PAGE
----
photo by Scarlet Sappho/CC BY-SA 2.0">

The Day Before the Revolution


Apr 26, 2022

April 19th National Cemetery, Seoul, South Korea, November 22, 2008, <a href="">photo</a> by <a href="">Scarlet Sappho</a>/<a href="">CC BY-SA 2.0</a>

April 19th National Cemetery, Seoul, South Korea, November 22, 2008

Photo by Scarlet Sappho/CC BY-SA 2.0

This commentary originally appeared on Korea JoongAng Daily on April 20, 2022.

April 19 is synonymous in Korea with democracy. Mass demonstrations that day in 1960 led to the collapse of the increasingly corrupt Syngman Rhee government. Today, histories of Korea's democratization movement commemorate the April Revolution as the nation's first mass struggle for democracy.

But the immediate spark to the April Revolution came the day before. Revisiting what transpired on April 18 gives some perspective on the famous rallies that followed—and also points to some surprising connections.

In advance of the presidential and vice-presidential election of March 15, 1960, plans to rig the election in favor of Rhee and his vice-president, Lee Ki-bung, had been leaked. The brazen plans to buy votes, stuff ballot boxes, intimidate voters, and help the dead vote for the right candidates prompted fury. Police violence in response to the demonstrations only fueled indignation. Rallies grew. They did not cease after the election, when Rhee and Lee were declared winners by overwhelming margins.

On April 18, Korea University students had participated in demonstrations. On the way back to their dormitories, they came under attack. In dramatic scenes, hoodlums carrying primitive weapons launched an assault on the students.

Revisiting what transpired on April 18 gives some perspective on the famous rallies that followed—and also points to some surprising connections.

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The assailants were led by a man named Yu Ji-gwang. He was a deputy thug leader in the markets at Dongdaemun. Yu's group had an arrangement with the Liberal Party, the vehicle for Syngman Rhee's efforts to remain in power.

Yu's boss was a man called Lee Jeong-jae. Lee was a link between the Liberal Party and the Dongdaemun gang, which sometimes called itself a patriotic or anticommunist organization. Lee had once prepared an election campaign in his native county of Icheon, a rice basket southeast of Seoul. He had even hired a truck to travel the county playing a children's song about him. Lee pulled out of the race later only because Lee Ki-bung, Rhee's deputy, was looking for a district to contest.

The connections between the Liberal Party and Lee Jeong-jae went back to a few years earlier. The Liberal Party had linked up with Lee to press down other politicians. They had interrupted party rallies and meetings. Then in 1957, at a rally led by independent and Democratic Party politicians, they came into public view.

As the prominent opposition figure Cho Byeong-ok was speaking, over 40 of Yu Ji-gwang's subordinates caused chaos, shutting down the event. Some dumped petrol on an amplifier and set it alight.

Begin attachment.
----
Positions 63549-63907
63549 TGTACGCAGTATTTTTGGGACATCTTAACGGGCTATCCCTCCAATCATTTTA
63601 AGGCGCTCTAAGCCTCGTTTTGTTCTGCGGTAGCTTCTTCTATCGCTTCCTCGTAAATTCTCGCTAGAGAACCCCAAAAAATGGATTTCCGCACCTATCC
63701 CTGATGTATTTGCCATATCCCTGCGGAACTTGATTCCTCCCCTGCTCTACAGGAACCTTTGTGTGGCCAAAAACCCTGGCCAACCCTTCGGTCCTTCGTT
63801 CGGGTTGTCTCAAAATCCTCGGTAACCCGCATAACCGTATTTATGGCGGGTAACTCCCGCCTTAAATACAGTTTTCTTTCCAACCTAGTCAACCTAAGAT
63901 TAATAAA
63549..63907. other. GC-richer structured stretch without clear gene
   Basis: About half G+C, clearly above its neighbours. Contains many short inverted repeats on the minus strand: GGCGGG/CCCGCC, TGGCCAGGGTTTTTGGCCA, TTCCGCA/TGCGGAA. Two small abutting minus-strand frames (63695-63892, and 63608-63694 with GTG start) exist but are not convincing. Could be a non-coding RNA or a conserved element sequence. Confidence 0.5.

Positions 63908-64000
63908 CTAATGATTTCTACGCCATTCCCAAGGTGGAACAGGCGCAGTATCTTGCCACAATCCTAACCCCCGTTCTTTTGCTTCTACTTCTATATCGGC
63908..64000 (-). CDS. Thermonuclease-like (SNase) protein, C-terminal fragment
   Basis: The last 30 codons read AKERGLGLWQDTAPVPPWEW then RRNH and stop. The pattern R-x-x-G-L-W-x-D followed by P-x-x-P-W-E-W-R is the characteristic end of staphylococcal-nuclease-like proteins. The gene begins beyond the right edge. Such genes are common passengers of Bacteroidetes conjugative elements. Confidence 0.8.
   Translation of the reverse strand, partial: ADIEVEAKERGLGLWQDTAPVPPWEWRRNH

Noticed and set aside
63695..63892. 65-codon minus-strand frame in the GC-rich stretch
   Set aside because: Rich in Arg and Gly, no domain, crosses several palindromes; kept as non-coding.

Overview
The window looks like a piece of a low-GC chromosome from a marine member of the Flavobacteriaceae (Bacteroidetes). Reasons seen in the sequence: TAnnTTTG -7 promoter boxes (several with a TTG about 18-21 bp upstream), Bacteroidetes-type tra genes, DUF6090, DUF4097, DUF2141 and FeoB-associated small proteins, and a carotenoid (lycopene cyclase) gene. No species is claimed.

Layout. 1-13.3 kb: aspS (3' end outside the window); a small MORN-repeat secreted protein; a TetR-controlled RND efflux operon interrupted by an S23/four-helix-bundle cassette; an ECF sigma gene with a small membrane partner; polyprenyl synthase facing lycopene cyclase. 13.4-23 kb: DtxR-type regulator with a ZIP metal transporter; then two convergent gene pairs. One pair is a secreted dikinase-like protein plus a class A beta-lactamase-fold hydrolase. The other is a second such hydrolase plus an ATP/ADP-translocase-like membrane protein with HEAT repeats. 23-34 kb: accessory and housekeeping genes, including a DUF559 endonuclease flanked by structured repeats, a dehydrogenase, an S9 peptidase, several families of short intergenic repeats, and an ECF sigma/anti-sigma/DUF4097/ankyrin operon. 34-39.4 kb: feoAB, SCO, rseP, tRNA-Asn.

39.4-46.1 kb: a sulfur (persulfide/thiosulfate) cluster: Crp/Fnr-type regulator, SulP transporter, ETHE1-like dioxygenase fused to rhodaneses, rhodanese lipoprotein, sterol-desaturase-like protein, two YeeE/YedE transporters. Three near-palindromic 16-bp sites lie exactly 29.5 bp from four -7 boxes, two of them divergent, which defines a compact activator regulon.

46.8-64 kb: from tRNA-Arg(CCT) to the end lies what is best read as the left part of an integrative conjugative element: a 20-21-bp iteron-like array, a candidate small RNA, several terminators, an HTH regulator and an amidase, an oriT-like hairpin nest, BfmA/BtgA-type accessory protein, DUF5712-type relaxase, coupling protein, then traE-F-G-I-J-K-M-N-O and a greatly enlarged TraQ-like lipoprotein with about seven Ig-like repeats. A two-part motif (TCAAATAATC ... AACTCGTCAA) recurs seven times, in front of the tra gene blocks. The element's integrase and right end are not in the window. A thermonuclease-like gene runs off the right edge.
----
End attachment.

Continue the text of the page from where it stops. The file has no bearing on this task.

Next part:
The next day, Koreans opened their newspapers to see the shocking images. A month later, readers found a new term in the newspapers, the political gangster, or jeongchi kkangpae. The term came to be used regularly in the following years to refer to the groups of ruffians who worked for the Liberal Party.

By 1960, the Liberal Party's cavorting with thugs was among the major grievances against Rhee's rule. Punishing those involved in the connection between thugs and politicians became a point of emphasis once a military junta seized power in May the following year. Within a week of the coup, the new authorities paraded Lee Jeong-jae and others through central Seoul.

By the end of the year, Lee was hanged. Two others involved in the episode on 18 April 1960 were also executed—Lee's colleague Im Hwa-su and a security officer for Rhee, Kwak Yeong-ju. The new regime made its point—it was on the side of solving the problem, not letting it fester.

Yu survived the cull. He later wrote books about his experiences in the last few years of the Syngman Rhee government. Yu's depictions romanticized gang life, guided as it was to duty, or yi, for one's seniors.

Yu's boss, Lee Jeong-jae, did not have the opportunity to romanticize his story. In later dramatizations, Yi was portrayed as a villain. I tracked down his grave, located behind a restaurant in Icheon. On one face, the tombstone has the single character, yi, for duty. In death, he appealed to the code of loyalty—never mind what loyalty was deployed for.

Political gangsters like Yi and Yu are long gone. But there is an interesting legacy. The birth of the political gangster also gave us the word kkangpae, or gangster. Previously, thugs had been known by a variety of other colorful terms like fists or shoulders. But the kkangpae—a word that is taken partly from the English “gang”—was brand new in June 1957.

Gangsters have gone on to have other reputations, in reality and in popular culture depictions. But the kkangpae was originally a political figure.

Erik Mobrand is the Korea policy chair and a senior political scientist at the nonprofit, nonpartisan RAND Corporation.

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